The clinical eye of the physician is trained to be more objective, detached and dispassionate than the average layperson. In general, it moves methodically from the generalities of the patient's overall frame and physique, behaviors and mannerisms to increasingly more detailed, specific signs and clues. As with general personality signs and impressions, some of these visual signs and clues can really grab the physician's attention by their sheer distinctiveness, vividness or intensity.
The physician's clinical eye must learn how to distinguish between visual signs that are indicative of the patient's innate constitutional nature and temperament, and signs indicative of acquired conditions or imbalances of humor and temperament. There is no easy or set formula for doing this, other than to be perceptive and observant and learn it gradually through clinical experience. The physician must learn to compare and contrast what he actually sees in the patient with what he visualizes as being normal or healthy for him or her.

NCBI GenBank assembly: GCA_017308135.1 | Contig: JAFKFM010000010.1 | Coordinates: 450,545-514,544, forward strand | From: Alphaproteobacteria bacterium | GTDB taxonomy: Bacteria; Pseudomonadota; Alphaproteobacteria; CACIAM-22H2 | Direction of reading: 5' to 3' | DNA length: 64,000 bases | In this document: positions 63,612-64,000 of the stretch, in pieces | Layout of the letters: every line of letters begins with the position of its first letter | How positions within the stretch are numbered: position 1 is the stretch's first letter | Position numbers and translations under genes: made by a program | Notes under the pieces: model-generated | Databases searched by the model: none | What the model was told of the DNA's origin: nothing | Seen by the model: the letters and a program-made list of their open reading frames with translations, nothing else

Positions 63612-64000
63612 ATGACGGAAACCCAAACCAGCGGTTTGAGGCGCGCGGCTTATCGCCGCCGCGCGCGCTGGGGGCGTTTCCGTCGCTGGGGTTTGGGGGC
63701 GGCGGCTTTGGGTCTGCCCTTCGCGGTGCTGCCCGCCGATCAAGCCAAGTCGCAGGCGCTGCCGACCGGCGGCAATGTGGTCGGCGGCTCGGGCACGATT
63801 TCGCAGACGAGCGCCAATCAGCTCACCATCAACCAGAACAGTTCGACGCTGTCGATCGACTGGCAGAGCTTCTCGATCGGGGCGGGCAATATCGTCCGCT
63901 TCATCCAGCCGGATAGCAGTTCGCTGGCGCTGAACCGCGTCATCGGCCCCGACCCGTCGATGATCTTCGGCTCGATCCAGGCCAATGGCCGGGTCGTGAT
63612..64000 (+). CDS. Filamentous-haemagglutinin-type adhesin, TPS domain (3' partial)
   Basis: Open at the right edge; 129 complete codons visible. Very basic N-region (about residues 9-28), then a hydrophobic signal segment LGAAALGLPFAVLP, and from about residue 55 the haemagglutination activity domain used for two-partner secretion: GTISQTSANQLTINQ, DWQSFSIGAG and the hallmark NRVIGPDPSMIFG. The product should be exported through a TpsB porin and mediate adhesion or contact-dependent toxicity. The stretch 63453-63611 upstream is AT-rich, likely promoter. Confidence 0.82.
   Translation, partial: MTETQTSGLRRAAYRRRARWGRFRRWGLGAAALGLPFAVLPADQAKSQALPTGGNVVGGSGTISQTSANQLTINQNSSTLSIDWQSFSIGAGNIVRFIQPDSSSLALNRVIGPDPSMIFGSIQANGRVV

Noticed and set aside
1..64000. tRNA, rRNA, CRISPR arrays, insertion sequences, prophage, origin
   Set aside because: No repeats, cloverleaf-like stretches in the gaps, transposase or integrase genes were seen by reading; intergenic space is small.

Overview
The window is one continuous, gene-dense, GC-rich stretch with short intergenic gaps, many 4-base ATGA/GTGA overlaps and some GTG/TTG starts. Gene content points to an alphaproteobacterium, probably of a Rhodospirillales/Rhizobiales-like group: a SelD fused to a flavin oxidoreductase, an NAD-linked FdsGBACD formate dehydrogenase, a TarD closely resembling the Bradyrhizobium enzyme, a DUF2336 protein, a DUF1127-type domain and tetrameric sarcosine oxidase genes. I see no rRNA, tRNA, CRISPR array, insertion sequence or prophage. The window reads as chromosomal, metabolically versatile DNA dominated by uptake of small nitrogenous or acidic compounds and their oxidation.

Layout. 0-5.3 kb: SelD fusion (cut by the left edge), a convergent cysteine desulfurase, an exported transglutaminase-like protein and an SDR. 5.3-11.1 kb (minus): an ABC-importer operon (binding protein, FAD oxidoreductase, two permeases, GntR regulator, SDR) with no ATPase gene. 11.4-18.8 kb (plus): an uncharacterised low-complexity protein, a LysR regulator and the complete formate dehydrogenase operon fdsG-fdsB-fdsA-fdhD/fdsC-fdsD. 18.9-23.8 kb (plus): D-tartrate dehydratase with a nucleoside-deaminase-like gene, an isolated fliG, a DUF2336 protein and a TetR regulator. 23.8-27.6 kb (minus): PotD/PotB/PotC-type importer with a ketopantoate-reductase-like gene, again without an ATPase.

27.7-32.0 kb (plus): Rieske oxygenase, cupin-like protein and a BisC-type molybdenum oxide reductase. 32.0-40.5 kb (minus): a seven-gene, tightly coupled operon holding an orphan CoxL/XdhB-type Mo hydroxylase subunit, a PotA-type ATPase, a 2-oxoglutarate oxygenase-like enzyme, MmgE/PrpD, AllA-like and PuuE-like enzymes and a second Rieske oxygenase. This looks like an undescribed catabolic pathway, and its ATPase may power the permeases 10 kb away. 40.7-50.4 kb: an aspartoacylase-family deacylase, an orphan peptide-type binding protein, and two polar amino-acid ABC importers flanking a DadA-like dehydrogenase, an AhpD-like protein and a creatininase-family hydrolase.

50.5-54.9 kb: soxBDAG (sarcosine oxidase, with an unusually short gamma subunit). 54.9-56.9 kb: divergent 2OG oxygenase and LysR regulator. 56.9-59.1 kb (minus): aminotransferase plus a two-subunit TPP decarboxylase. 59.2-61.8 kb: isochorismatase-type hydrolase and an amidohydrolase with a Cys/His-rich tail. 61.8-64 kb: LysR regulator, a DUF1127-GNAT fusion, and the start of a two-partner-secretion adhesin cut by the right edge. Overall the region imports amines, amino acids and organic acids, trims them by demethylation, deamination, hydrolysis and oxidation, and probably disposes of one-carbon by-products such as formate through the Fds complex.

Observation and Inspection
Visual diagnosis covers all signs and traits that are visually observable in the patient. The face, however, is a specialized aspect of visual diagnosis in Greek Medicine, which will get its own page.
Other diagnostic modalities in Greek Medicine also depend chiefly on observation and inspection. These are principally diagnosis of the tongue, the urine, and the stool.
But general visual diagnosis brings it all together. It is the clinical observation of the patient as a whole - the totality of his/her physis.
General Behavior, Mannerisms and Demeanor
Perhaps the most general aspect of visual diagnosis is observation of the patient's basic behavior, mannerisms and demeanor. These most frequently indicate the patient's constitutional nature and temperament, but under certain circumstances can also indicate acquired conditions and their nature and temperament. Brief descriptions of the four basic types follow: